#13 Lassie

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Posted 30 June 2009 - 02:41 PM

Arguably their worst album and it receives their best Pitchfork-review yet.

I am living in Bizarro-world!

#14 cm1682

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Posted 30 June 2009 - 03:00 PM

Arguably their worst album and it receives their best Pitchfork-review yet.

I am living in Bizarro-world!



Not at all...

Their best albums got shitty reviews...

At least Bitchdork stay true to form...

:death:

#15 emperorstuff

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Posted 30 June 2009 - 03:17 PM

Good review. I like the analogy at the end, pretty spot on imo.

#16 Tolland Drummer

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Posted 30 June 2009 - 03:17 PM

Pretty good review. Don't necessarily agree with the rating, but at least I could understand what the reviewer was trying to say.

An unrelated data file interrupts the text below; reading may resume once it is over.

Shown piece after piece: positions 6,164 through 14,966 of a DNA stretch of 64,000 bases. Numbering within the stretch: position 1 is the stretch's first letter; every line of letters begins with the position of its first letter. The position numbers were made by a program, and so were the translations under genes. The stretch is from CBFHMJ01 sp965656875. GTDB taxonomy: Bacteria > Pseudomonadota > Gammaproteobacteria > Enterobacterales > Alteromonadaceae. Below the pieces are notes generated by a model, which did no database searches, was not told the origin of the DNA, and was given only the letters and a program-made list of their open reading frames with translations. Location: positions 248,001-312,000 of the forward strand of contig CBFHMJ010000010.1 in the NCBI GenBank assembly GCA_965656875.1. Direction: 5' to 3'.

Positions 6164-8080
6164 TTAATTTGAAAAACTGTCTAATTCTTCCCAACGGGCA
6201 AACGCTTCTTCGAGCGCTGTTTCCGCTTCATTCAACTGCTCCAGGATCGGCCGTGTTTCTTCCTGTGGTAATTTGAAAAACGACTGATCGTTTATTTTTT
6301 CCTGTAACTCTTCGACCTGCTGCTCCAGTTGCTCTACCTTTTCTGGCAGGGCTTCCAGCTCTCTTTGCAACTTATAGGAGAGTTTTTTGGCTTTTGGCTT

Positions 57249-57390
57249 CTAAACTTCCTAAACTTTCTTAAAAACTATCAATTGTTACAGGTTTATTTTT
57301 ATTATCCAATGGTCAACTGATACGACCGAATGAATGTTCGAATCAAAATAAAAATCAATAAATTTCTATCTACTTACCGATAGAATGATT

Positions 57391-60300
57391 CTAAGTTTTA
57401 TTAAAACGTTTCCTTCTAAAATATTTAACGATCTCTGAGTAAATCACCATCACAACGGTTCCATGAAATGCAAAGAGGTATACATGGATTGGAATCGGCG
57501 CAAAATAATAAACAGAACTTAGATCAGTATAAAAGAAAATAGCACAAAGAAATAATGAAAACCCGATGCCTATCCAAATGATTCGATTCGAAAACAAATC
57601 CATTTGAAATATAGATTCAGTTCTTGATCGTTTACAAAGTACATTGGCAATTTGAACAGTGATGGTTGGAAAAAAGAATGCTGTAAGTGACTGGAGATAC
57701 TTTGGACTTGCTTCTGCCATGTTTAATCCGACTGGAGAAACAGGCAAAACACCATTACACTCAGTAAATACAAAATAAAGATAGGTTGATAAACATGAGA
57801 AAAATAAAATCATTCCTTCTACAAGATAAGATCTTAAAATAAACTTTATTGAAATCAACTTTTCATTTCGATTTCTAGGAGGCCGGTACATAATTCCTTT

#17 itsgonrain

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Posted 30 June 2009 - 03:41 PM

By Pitchfork standards this is actually a pretty good/fair review (even though the author confused the names). I'm not sure if it's someone new reviewing the band's album.


This, all the things they complained about from their previous work they changed in some manner, and this is the highest score TMV has received from Pitchfork, ever, and triple what they gave FTM..

#18 DespoticSavior

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Posted 30 June 2009 - 04:12 PM

Oh god...I actually agree with this review.

Tremulant
Me: 5.0
RichWhiteLiberalDork: 7.0

Deloused.
Me: 6.0
RichWhiteLiberalDork: 4.9

Frances The Mute.
Me (Adding FTM song): 8.5
RichWhiteLiberalDork: 2.0